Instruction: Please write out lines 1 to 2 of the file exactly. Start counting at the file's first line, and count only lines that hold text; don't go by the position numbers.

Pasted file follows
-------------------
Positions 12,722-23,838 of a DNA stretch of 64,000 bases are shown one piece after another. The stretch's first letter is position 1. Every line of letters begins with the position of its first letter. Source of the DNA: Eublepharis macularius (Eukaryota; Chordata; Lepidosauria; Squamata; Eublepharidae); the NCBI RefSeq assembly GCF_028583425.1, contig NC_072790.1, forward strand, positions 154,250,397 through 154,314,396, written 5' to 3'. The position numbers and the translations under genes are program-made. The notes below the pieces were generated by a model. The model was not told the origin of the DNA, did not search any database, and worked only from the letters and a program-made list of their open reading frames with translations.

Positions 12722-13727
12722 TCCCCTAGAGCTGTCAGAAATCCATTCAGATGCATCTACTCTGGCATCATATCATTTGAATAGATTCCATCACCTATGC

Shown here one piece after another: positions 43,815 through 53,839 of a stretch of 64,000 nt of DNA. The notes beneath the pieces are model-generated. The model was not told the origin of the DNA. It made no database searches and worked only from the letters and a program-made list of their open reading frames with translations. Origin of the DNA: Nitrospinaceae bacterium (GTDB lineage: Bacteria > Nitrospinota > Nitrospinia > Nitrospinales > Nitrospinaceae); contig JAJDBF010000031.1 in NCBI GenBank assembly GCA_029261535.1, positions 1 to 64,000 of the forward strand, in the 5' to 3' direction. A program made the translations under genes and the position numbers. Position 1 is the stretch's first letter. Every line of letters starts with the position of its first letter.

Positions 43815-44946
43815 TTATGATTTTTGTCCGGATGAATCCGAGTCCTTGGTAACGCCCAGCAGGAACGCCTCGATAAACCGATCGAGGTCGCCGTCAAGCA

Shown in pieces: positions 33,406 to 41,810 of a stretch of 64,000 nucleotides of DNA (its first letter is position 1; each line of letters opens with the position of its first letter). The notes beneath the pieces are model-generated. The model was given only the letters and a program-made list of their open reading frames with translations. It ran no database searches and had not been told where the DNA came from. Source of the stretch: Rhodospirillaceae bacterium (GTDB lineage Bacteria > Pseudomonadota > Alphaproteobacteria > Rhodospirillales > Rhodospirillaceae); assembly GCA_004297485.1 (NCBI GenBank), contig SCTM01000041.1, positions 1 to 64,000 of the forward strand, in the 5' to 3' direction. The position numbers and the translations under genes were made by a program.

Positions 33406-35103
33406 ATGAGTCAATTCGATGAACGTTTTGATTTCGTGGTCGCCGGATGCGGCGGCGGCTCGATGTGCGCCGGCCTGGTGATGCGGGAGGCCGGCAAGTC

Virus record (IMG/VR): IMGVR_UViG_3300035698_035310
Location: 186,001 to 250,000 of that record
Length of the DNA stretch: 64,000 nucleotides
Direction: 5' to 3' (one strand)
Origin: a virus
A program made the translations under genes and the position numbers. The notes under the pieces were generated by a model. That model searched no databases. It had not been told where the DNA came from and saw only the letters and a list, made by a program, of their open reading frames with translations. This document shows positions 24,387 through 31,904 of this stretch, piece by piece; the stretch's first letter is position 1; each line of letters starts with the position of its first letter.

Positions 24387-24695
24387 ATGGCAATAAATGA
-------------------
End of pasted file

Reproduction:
Positions 12,722-23,838 of a DNA stretch of 64,000 bases are shown one piece after another. The stretch's first letter is position 1. Every line of letters begins with the position of its first letter. Source of the DNA: Eublepharis macularius (Eukaryota; Chordata; Lepidosauria; Squamata; Eublepharidae); the NCBI RefSeq assembly GCF_028583425.1, contig NC_072790.1, forward strand, positions 154,250,397 through 154,314,396, written 5' to 3'. The position numbers and the translations under genes are program-made. The notes below the pieces were generated by a model. The model was not told the origin of the DNA, did not search any database, and worked only from the letters and a program-made list of their open reading frames with translations.

Positions 12722-13727